• Automated enforcement: If desired, contracts can execute when conditions are met, eliminating reliance on other parties.
  • Data are securely stored and auditable in a ledger: Immutable nature of ledger provides transparency from beginning to end (to those with permission to view it).

Distributed ledger now stretches to multiple aspects of modern banking, including capital markets and trade financing. Banks and organizations will need to determine the best ways for their business and customers to adopt this emerging technology.

Machine learning and AI: More than just an Echo

When my team works with artificial intelligence to improve business and banking, we always start with the “biggest picture.” We know AI is sourced from the ever-expanding catalogue of computer science innovations. Because of that, AI has been dreamed of, explained, and applied to an incredible number of moments in a person’s day. For example: 

  • Virtual personal assistants: Amazon Echo, Google Home, Apple Siri – not to mention our own Smart Assistant in the U.S. Bank Mobile App.
  • Natural language processing: The ability for a computer to understand human spoken language
  • Computer vision: How computers can gain information from digital images or videos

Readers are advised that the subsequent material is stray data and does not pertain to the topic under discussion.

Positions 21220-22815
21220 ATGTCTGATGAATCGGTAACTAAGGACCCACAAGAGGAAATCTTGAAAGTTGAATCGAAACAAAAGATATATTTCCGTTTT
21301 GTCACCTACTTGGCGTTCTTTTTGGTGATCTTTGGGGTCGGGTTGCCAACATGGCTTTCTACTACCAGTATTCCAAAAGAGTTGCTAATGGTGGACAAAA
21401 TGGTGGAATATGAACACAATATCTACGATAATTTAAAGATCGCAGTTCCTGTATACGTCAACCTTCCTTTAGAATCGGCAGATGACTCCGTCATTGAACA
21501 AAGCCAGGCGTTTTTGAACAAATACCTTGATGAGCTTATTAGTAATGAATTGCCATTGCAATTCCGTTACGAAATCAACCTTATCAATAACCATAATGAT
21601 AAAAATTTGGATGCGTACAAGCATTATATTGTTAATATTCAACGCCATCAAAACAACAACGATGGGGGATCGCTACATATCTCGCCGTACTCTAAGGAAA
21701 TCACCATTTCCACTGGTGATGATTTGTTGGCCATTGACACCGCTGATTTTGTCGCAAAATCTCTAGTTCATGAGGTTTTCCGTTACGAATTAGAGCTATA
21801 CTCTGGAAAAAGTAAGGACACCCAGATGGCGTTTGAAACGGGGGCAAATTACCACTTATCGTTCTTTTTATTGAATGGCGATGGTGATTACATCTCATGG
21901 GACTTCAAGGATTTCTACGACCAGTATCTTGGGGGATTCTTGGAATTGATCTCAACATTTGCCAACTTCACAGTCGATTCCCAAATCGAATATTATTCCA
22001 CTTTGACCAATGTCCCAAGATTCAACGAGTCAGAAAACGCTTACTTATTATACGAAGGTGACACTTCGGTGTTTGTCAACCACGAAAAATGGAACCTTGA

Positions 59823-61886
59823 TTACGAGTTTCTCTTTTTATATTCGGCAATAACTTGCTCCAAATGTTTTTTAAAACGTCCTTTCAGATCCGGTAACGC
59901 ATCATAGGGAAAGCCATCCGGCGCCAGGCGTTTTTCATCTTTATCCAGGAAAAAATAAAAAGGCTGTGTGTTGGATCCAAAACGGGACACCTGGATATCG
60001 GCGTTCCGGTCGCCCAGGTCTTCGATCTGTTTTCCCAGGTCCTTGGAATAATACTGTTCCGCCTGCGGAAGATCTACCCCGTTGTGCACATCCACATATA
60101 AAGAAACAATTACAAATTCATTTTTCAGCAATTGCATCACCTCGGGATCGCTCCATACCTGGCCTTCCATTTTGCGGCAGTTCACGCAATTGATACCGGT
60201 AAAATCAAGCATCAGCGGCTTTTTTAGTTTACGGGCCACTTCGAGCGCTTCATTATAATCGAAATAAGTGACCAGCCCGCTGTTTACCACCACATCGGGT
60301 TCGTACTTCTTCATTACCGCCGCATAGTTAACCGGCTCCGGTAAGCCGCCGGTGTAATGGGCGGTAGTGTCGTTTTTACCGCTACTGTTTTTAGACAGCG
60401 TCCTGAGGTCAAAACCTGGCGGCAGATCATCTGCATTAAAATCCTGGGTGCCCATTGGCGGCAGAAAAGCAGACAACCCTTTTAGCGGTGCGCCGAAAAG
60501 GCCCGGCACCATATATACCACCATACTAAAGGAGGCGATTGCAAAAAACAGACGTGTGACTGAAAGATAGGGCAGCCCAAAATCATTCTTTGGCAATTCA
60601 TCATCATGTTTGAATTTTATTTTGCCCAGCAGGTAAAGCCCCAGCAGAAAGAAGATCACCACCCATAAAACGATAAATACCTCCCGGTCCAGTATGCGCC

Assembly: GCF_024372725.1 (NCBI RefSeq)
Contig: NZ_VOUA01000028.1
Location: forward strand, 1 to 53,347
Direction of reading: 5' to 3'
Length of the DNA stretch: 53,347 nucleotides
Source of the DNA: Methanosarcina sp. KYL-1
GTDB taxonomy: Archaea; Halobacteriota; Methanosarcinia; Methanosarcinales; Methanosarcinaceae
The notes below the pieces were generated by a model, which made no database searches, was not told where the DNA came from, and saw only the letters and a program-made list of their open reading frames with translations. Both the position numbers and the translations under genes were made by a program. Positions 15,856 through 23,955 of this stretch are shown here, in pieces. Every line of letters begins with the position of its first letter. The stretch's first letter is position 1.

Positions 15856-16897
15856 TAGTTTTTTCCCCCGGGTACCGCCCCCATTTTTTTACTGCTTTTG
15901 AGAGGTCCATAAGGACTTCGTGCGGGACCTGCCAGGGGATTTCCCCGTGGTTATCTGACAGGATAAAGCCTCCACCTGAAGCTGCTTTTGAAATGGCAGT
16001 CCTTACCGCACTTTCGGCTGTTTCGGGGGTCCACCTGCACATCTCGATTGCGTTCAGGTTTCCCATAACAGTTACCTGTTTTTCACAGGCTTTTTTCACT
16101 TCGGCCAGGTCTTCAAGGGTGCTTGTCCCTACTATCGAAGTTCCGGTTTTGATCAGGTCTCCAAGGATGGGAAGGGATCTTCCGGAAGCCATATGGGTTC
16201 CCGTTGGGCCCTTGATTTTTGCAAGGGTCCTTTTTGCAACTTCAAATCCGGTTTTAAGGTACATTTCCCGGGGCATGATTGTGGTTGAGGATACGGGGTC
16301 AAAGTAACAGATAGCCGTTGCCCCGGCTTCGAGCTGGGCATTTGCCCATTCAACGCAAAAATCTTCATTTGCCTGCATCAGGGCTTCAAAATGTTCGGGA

• Machine learning: How computers can learn to act without being programmed
  • Recommendation engines: Predict relevant user behavior based on past actions (of a user, or other cohorts)
  • Advanced + Robotic process automation: Tools to further automate industrial and business processes within a central system 

Banks have generally limited their AI activities within specific domains or industry verticals. As data rapidly increases and computers perform more computational tasks than ever before, U.S. Bank will continue to elevate these tools for even more widespread use.

The technology will only get better

These three areas represent a small segment of the innovation space, but are making big impacts for businesses along the digital journey. And deeper within these few topics, and of all the big trends I mentioned above, new advancements are developed every day. Not every innovation will work for every organization, nor should organizations jump to adapt when something new arrives. Optimization is not a leap of faith – it’s a strategic decision to traverse a digital bridge, which is crucial to understanding the potential of any innovation, because the pace of disruption will never slow down. 

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If you're interested in learning more about these technologies, or if you are looking to integrate them into your broader business strategy, contact us for more information.

©2021 U.S. Bank. Member FDIC.